Vieux - St-Maurin - In Céventh Heaven - CycleBlaze

September 18, 2011

Vieux - St-Maurin

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For twelve days we had been fast companions; we had travelled upwards of a hundred and twenty miles, crossed several respectable ridges, and jogged along with our six legs by many a rocky and many a boggy by-road. After the first day, although sometimes I was hurt and distant in manner, I still kept my patience; and as for her, poor soul! she had come to regard me as a god. She loved to eat out of my hand. She was patient, elegant in form, the colour of an ideal mouse, and inimitably small. Her faults were those of her race and sex; her virtues were her own. Farewell, and if for ever-

THE LAST DAY of a journey can be the best or the worst. It can take you to an unseen ocean or it may be no more than well-known roads, back home. Stevenson's journey ended with a note of regret about how he had treated Modestine, his donkey. For all that he abused her, she stayed loyal if often stubborn. By the end, master and beast had become friends. But then Modestine became lame. She would need two days of rest.

Stevenson, whose friendship for Modestine didn't extend to waiting two days for her to recover, sold her for 35 francs. Old francs, that is, or barely centimes in modern money. He felt bereaved, he said, but not so heart-stricken that he hadn't bargained up from 25.

My own last day began after a night of rain. The joy of a naturist site is that you can hang all your clothes to dry. The risk is that it will then rain and soak all you have. I fled at dusk, out of the tent, barefooted and more, to sweep up my belongings as the first drops fell. But by morning it had stopped and my 11-year record was secure.

The joys of morning rain - but not until after I'd taken down the tent
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There'd be little to say of this ride were it not for two events in the last two hours. For the rest was all roads I had ridden many times, past the tourist village of Puycelci - which died after the first world war because too many of its men perished on the barbed wire of the north - and then to Montauban, and Moissac, up the hill past the hostel where the walkers of the Chemin de Compostelle spend the night, across the junction at Fauroux where I once saw the Tour de France spin by, and then home after a couple more hills.

The first of two events was a bike race. I think I said before that the passion here in the south is not football, still less cycling, but rugby. What you may not know is that cycling has an official, international body called the FFC and another, more for enthusiasts although often at a high level, called UFOLEP - ooh-foe-lep. This was an ooh-foe-lep race.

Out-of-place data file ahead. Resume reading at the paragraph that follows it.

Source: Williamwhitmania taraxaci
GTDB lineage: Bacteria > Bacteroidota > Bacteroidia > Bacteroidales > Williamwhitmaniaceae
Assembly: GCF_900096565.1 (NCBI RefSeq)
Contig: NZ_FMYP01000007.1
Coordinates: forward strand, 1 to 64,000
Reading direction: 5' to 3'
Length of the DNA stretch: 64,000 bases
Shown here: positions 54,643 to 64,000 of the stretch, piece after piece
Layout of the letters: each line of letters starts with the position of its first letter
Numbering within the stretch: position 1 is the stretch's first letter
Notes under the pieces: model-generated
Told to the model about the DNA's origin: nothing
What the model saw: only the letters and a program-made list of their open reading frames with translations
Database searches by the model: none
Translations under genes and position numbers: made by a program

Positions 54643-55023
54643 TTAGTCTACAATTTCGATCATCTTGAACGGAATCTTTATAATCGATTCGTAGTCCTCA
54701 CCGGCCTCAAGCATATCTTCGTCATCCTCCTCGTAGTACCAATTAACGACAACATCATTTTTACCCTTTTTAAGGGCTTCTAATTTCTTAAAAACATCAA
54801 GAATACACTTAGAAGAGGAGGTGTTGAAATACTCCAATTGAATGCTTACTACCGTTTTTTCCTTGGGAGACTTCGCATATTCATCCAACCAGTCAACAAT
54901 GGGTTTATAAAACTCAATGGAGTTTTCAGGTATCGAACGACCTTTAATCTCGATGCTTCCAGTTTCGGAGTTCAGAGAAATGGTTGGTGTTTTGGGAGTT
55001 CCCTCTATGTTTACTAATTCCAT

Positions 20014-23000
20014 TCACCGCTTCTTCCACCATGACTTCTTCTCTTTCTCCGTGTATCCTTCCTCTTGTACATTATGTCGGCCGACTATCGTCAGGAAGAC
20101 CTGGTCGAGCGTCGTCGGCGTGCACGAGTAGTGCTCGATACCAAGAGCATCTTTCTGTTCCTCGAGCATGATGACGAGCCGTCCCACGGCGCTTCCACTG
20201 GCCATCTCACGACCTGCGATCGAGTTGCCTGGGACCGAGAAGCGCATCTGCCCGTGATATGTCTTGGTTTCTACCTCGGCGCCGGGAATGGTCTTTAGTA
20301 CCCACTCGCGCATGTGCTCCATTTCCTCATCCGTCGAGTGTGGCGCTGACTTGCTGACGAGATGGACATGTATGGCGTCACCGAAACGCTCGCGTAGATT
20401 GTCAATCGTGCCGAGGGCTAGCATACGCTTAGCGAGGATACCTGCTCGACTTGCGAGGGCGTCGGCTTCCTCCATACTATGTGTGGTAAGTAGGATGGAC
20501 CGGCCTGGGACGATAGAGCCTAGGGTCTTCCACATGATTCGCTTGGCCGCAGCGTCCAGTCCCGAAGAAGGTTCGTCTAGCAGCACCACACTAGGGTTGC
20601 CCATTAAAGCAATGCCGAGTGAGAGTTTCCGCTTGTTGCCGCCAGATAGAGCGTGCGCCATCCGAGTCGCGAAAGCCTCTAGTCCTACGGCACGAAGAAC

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The riders I saw riding nervously down the road towards me weren't inclined to smile. They had things on their mind. When I reached the junction in the next village, I could see what. For lined across one road were two groups of cyclists with, to their side, a temporary stand from which a man with a heavy southern accent was trying to excite the crowd by reading a list of names.

Et quareng-neuf..a, c'est Richard Dumouleng..a, de Toulous..a...

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In the manner of southerners, he pronounced the E at the end of every word that had one, added one to those that didn't, and never failed to twang the rest, rendering vingt as veng and cent as ceng.

I stood and watched a couple of laps. There were two groups, one seemingly less talented than the other, the better riders setting off a couple of minutes behind They set off like starlings, a flapping pack, and they were no less ardent when they got back again after three kilometres and set off once more round the circuit. I remembered when I rode such races, never troubling the judges beyond making them stand around in the cold when they wanted to go home.

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But they weren't the only cyclists I saw today. For coming the other way, just as sedately and as loaded as I was, was a man with a week of stubble on his chain and skin that had withstood sun and storm. We stopped, of course, because that's what real cyclists do. His name was Fernand Gimenez. He had ridden to Santiago along the pilgrim trail, the St Jacques de Compostelle, then crossed Spain to the Mediterranean before riding over the Pyrenees for 'a week in the Cévennes.'

'I've just done that,' I said.


'A ride in the Cévennes. With Cyclo-Camping International.'

P. G. Wodehouse wrote once of a man who looked as though he had received the 8:30 express in the small of the back. Fernand adopted just that look. It turned out that he, too, was a CCI member and that he had spotted me as a nearby colleague and had planned to drop by. But, more than that, he had been on the very ride that I'd been on.

You'll remember that I told you members were free to come and go as they wished. Well, Fernand had come and gone and we had missed each other by a day. It's not every afternoon you meet another long-distance bike traveller who lives only an hour away. We exchanged e-mail addresses. We will meet again.

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Well, familiar roads, you remember. So not a lot to report, except that Moissac was en fête and that that included sheep and horses in pens along the road. Oh, and donkeys. Modestine would have been happy to have been among them.

And the donkey lived happily ever after...
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